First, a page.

Indexed on: 21 Sep '11Published on: 21 Sep '11Published in: PloS one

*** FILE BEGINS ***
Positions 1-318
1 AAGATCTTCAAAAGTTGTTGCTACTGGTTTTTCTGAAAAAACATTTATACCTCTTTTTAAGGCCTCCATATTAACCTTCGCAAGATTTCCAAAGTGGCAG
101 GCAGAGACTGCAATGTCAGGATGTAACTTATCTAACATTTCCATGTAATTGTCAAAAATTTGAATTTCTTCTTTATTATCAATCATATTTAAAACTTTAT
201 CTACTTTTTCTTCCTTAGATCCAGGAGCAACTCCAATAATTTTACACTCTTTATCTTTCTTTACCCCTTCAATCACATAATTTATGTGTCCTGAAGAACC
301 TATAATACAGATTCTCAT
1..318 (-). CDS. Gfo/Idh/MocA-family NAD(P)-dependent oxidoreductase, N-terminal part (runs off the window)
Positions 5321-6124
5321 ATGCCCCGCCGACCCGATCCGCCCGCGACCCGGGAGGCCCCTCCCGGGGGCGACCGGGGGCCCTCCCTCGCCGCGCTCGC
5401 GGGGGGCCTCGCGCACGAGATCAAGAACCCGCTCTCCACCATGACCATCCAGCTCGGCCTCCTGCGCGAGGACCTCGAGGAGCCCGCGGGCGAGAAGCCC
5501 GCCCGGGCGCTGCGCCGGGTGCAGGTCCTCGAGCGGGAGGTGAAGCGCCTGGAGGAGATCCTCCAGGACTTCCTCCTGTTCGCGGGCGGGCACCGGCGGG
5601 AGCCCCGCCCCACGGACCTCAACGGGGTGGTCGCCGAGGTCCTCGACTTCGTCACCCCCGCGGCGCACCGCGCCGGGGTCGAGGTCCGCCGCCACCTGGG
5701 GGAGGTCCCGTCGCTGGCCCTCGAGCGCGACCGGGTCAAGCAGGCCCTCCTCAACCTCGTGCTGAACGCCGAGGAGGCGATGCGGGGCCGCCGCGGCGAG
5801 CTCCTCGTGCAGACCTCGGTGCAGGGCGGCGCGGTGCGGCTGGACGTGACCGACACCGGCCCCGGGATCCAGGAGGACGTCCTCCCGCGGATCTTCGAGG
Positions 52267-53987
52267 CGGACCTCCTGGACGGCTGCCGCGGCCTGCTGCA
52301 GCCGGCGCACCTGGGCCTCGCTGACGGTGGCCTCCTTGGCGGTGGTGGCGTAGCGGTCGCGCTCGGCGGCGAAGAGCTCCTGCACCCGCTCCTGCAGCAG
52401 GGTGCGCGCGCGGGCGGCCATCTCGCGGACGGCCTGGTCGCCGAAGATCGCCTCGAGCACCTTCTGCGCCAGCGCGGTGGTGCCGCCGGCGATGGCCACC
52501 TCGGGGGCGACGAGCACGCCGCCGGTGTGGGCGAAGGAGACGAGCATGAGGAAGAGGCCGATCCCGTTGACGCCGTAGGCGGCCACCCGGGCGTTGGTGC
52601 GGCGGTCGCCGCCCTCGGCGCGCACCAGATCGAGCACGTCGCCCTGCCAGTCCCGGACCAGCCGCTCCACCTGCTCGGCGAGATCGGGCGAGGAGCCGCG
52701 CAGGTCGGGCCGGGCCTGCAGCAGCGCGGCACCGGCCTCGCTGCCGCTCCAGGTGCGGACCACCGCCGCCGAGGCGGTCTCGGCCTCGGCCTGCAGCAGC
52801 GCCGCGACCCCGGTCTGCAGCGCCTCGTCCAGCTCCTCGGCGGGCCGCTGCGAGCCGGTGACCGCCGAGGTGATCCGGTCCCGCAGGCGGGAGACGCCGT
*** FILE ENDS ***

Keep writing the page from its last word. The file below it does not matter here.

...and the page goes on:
Housing conditions represent an important environmental variable playing a critical role in the assessment of mouse behaviour. In the present study the effects of isolation and nesting material on the behaviour of female C57BL/6J mice were evaluated. The mice were subjected to different rearing conditions from weaning (at the age of 3 weeks). The study groups were group- and single-housed mice, divided further into groups with or without nesting material (species-specific enrichment). After 8 weeks spent in respective conditions the behavioural testing began. Both factors (social conditions and nesting material) appeared to have a significant impact on the behavioural phenotype. However, it is important to stress that the interaction between the factors was virtually absent. We established that isolation increased locomotor activity and reduced anxiety-like behaviour in several tests of exploration. In contrast, absence of nesting material increased anxiety-like behaviour. Neither factor affected rota-rod performance, nociception and prepulse inhibition. Contextual fear memory was significantly reduced in single-housed mice, and interestingly, in mice with nesting material. Cued fear memory was reduced by single-housing, but not affected by enrichment. Mice from enriched cages displayed faster and better learning and spatial search strategy in the water maze. In contrast, isolation caused significant impairment in the water maze. In conclusion, both isolation and species-specific enrichment have profound effects on mouse behaviour and should be considered in design of the experiments and in assessment of animal welfare issues.